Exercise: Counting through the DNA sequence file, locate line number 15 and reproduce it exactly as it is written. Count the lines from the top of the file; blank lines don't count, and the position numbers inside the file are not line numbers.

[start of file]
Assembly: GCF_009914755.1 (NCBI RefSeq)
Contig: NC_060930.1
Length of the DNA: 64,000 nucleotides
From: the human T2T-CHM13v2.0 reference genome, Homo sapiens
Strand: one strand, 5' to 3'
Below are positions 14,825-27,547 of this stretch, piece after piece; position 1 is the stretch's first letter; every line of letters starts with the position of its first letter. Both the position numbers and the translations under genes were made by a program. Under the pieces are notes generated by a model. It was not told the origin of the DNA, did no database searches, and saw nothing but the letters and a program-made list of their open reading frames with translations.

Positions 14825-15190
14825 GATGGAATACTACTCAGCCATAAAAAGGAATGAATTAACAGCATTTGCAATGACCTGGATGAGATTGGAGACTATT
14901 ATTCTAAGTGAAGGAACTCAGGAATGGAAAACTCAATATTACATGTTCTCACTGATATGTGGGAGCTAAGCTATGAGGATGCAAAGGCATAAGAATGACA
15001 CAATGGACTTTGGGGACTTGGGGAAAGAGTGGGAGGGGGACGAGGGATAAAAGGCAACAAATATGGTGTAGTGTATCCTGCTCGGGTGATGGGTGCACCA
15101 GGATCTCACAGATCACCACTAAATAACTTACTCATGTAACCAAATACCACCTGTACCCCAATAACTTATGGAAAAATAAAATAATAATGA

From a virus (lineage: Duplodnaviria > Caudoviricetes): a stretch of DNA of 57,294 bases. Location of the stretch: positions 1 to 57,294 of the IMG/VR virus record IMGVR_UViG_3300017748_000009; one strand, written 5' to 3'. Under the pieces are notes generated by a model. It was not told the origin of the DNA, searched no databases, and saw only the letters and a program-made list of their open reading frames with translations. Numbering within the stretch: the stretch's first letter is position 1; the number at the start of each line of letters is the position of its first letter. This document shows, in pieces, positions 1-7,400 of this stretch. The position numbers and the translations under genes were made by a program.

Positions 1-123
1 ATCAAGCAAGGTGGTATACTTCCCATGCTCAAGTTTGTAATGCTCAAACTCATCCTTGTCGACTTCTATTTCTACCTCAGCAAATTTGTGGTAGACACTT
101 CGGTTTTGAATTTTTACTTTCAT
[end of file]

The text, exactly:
101 CGGTTTTGAATTTTTACTTTCAT